In Google’s ongoing crusade to eliminate ties to piracy in search results, the company removed the search term “Kodi” from its autocomplete list. Those who type in the term won’t see a list of suggestions related to the popular tool or associated software, but instead will see results tied to the term “Kodiak,” such as Kodiak Bear and Kodiak Cakes.
What’s Google’s problem with Kodi? “Since 2011, we have been filtering certain terms closely associated with copyright infringement from Google Autocomplete. This action is consistent with that long-standing strategy,” a spokesperson said.
Kodi is an open-source home theater software solution developed for Windows, MacOS, iOS, Android, Linux, Raspberry Pi, and Xbox One. It’s a network-capable tool for managing and streaming your favorite music, movies, TV shows, and photos on any device that supports the software. You can either view media stored on your device or push all media to a centralized storage unit connected to the network that’s accessible by all devices.
Google’s beef with Kodi is that the software supports third-party add-ons. Developers can create add-ons granting full access to pirated content, or free access to video services that typically require a monthly subscription. Kodi itself is not illegal software; it’s a media organizer and playback tool that, unfortunately, can be used for illegal purposes.
To throw Kodi even further into the piracy spotlight, fully loaded “Kodi boxes” are on the rise: Miniature computers with Kodi pre-installed and loaded with add-ons linking to pirated content and services. The team brought the rising problem to the attention of Kodi users more than two years ago, warning that these sellers and YouTube promoters are killing the brand.
“These sellers are dragging users into the world of piracy without their knowledge and at the same time convincing new users that Kodi is a buggy mess because they never differentiate Kodi from third-party add-ons. Every day a new user shows up on the Kodi forum, totally unaware that the free movies they’re watching have been pirated and surprised to discover that Kodi itself isn’t providing those movies,” the Kodi team said at the time.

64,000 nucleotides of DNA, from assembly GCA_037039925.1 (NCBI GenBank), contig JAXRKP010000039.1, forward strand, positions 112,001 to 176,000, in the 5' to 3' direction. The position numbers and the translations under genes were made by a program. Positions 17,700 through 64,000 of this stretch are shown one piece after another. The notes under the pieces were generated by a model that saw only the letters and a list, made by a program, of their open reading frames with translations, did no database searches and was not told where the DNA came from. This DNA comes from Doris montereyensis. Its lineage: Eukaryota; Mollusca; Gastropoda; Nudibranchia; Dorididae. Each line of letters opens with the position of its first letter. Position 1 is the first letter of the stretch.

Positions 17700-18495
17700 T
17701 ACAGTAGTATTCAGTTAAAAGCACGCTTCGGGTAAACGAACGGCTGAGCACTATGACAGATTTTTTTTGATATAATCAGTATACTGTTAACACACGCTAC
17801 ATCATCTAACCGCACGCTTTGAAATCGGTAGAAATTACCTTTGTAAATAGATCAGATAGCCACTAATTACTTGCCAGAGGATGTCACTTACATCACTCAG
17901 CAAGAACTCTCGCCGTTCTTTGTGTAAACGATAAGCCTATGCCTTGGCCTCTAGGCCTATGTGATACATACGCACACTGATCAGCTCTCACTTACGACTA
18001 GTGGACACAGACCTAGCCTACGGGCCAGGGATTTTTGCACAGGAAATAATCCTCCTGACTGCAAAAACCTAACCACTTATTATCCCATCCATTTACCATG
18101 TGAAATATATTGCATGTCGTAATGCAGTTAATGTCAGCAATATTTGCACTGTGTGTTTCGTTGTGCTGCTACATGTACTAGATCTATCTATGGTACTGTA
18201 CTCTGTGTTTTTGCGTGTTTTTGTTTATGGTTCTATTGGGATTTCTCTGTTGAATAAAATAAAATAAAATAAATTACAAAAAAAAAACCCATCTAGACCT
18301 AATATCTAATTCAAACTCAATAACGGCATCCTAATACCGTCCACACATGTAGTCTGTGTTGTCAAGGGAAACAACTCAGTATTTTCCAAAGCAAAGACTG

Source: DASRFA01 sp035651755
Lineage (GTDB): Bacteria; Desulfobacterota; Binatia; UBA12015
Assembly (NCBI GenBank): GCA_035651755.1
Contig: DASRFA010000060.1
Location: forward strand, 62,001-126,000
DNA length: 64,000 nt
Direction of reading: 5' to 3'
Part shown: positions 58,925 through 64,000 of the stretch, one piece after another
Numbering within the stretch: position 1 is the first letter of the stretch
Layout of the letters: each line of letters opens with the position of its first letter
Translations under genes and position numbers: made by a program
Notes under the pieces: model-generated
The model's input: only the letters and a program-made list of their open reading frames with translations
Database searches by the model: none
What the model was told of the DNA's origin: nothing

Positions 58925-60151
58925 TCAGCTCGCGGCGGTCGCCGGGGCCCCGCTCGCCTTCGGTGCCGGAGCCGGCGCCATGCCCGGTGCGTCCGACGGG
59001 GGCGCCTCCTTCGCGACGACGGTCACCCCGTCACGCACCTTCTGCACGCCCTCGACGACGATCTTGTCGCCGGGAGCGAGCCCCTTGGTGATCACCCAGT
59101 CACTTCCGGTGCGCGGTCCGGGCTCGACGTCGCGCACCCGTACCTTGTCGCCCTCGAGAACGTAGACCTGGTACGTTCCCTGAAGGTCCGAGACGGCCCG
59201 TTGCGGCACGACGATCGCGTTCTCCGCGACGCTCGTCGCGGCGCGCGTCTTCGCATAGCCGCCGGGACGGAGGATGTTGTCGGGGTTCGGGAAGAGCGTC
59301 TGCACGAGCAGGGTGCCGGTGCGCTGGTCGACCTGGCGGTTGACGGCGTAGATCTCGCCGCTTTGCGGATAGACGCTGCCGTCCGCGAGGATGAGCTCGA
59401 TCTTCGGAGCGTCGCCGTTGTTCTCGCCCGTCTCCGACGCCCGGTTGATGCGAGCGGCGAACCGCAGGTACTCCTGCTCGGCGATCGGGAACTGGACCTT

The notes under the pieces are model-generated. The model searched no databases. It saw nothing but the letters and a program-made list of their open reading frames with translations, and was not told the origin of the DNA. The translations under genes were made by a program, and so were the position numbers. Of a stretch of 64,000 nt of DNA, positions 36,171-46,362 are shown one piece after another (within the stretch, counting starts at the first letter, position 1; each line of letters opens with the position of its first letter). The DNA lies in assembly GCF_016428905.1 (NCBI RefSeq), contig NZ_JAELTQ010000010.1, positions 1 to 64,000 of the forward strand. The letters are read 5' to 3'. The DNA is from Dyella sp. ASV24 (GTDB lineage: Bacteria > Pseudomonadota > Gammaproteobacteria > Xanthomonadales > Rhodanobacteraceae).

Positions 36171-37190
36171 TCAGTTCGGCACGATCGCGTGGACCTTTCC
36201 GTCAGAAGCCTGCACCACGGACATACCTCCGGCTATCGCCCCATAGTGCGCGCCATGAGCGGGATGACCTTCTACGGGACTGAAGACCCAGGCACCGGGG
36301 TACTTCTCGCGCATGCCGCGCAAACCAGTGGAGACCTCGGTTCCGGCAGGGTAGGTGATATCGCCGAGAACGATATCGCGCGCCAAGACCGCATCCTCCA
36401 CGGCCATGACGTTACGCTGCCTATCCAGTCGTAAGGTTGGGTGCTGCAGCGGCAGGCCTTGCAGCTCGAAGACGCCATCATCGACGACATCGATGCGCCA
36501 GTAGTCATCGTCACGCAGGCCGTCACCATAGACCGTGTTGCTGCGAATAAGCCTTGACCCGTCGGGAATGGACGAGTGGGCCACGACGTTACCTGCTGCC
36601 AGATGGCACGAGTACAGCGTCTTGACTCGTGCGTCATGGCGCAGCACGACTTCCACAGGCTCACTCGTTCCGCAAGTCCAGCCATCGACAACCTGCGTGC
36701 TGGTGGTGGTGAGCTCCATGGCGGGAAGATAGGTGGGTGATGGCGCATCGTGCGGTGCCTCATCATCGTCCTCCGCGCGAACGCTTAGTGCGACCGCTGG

Because of their nature, add-ons linked to piracy often break. The big scam with these “fully loaded” Kodi Boxes is that customers will purchase the device and discover broken add-ons. These disgruntled customers can’t get their money back because the seller simply vanished.
Kodi can’t seem to escape its association with piracy. The team stays neutral regarding what users do with the media player, but clearly doesn’t “love this use of Kodi.” The team also recently said it was “surprised and disappointed” over Google blacklisting the “Kodi” term in auto search results.
“We have a professional relationship with the MPAA, who have specifically made clear in the past their own position that Kodi is legal software,” XBMC Foundation President Nathan Betzen said in a statement. “We hope Google will reconsider this decision in the future, or at a minimum limit their removal to search terms where the legality is actually in dispute.”
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